Abnormal sleep latency and impaired function related to concentration issues may occur more frequently in patients with chronic vs episodic migraine, according to a study published in Pain Medicine.
Guided by 2 neurologists, 897 patients (average age, 31.4 years) with episodic migraine and 183 patients (average age, 31.1 years) with chronic migraine completed questionnaires to assess the frequency and severity of cranial autonomic symptoms, vertigo/dizziness, cutaneous allodynia, concentration-related impairment, and abnormal sleep latency. Pain intensity and characteristics of migraine were also evaluated with the visual analog scale and the Migraine Disability Assessment, respectively.
Several cranial autonomic symptoms were found to be more frequent in patients with chronic vs episodic migraine, including rhinorrhea (18% vs 6.7%, respectively) and facial/forehead sweating (34.4% vs 24.1%, respectively), vertigo/dizziness (72.1% vs 59.2%, respectively), cutaneous allodynia (vs 80.9% vs 55.1%, respectively), concentration-related impairment in function (50.8% vs 21.7%, respectively), and abnormal sleep latency (39.3% vs 12%, respectively).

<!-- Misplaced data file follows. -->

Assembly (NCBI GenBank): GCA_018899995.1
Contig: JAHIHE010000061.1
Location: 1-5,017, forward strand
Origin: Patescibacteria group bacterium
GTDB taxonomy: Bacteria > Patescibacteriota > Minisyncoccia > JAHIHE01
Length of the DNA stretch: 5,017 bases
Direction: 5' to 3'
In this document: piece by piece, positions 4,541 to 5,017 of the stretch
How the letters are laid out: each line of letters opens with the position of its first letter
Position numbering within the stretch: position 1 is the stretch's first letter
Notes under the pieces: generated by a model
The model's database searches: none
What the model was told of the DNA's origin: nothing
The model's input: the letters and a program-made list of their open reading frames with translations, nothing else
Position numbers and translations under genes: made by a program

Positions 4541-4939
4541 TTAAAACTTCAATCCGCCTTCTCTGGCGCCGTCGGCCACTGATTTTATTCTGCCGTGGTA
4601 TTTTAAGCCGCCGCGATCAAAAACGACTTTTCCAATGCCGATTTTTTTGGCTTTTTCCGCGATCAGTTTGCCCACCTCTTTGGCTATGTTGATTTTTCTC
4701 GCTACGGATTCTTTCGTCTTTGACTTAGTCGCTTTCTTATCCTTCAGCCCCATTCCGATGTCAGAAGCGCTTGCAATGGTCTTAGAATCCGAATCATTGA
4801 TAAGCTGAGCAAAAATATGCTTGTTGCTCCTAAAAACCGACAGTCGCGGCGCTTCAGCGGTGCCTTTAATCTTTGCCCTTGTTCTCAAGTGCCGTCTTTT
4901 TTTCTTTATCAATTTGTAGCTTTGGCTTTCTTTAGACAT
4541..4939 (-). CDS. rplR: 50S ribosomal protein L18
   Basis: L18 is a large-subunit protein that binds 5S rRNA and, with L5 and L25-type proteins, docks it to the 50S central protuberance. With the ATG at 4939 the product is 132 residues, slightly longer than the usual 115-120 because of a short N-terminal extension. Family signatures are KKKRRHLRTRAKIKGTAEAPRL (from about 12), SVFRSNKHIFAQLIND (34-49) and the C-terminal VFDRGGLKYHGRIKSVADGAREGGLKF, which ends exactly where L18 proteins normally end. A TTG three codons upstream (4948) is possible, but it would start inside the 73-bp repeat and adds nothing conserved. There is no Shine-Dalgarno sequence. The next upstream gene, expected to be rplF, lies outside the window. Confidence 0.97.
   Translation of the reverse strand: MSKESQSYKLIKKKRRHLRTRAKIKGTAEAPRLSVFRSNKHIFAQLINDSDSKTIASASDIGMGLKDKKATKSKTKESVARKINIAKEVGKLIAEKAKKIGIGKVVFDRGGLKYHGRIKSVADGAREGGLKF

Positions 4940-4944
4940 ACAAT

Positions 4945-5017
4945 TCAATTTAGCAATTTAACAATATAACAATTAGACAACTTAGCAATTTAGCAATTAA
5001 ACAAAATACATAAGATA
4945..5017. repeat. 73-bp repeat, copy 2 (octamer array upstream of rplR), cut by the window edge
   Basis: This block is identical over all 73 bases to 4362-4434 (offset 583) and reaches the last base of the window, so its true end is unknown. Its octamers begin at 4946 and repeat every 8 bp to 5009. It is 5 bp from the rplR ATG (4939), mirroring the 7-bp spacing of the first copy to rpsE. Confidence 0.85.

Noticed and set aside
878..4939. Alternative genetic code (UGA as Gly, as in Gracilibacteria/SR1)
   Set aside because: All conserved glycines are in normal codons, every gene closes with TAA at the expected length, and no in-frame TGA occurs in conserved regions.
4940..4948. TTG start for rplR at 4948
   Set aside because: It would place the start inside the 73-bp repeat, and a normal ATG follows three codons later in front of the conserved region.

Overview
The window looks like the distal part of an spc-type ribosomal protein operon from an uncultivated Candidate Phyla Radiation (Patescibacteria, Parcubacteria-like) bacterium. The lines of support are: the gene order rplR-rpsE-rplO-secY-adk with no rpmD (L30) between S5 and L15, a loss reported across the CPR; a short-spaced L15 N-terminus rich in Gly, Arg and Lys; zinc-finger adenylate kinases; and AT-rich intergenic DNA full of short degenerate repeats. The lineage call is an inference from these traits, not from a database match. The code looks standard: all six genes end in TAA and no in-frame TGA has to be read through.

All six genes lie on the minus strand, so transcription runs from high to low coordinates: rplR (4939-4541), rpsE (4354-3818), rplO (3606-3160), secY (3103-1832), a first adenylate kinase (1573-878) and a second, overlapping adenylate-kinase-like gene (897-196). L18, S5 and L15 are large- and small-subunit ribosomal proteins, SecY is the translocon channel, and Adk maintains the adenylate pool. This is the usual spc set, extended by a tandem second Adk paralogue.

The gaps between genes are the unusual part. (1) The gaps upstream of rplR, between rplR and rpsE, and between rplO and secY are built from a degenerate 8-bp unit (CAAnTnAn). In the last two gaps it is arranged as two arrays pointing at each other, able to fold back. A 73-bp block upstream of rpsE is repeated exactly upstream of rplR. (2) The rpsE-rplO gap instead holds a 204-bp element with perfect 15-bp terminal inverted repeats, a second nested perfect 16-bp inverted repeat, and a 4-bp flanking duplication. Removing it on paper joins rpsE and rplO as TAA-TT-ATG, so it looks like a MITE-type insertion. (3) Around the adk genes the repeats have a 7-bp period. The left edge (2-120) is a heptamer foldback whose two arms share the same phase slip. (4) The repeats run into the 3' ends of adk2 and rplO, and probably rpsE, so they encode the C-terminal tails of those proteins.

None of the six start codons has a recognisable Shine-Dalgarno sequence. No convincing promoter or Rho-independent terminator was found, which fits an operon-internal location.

On average, patients with chronic vs episodic migraine also reported higher pain intensity and Migraine Disability Assessment scores (P <.001 for both). Patients with vs without cranial autonomic symptoms, vertigo/dizziness, and cutaneous allodynia were more likely to experience abnormal sleep latency and concentration-related impairment in function (P <.005).
Study limitations include a small sample size.
“The co-occurrence of cranial autonomic symptoms, vertigo/dizziness, and cutaneous allodynia in migraine suggests that these symptoms have a common pathophysiology that varies depending on the activation of trigeminal pathways,” noted the study authors.
Ceylan M, Yalcin A. Coexistence of symptoms associated with trigeminal pathways in chronic and episodic migraine and the effects on quality of life [published online September 14, 2018] Pain Med. doi: 10.1093/pm/pny118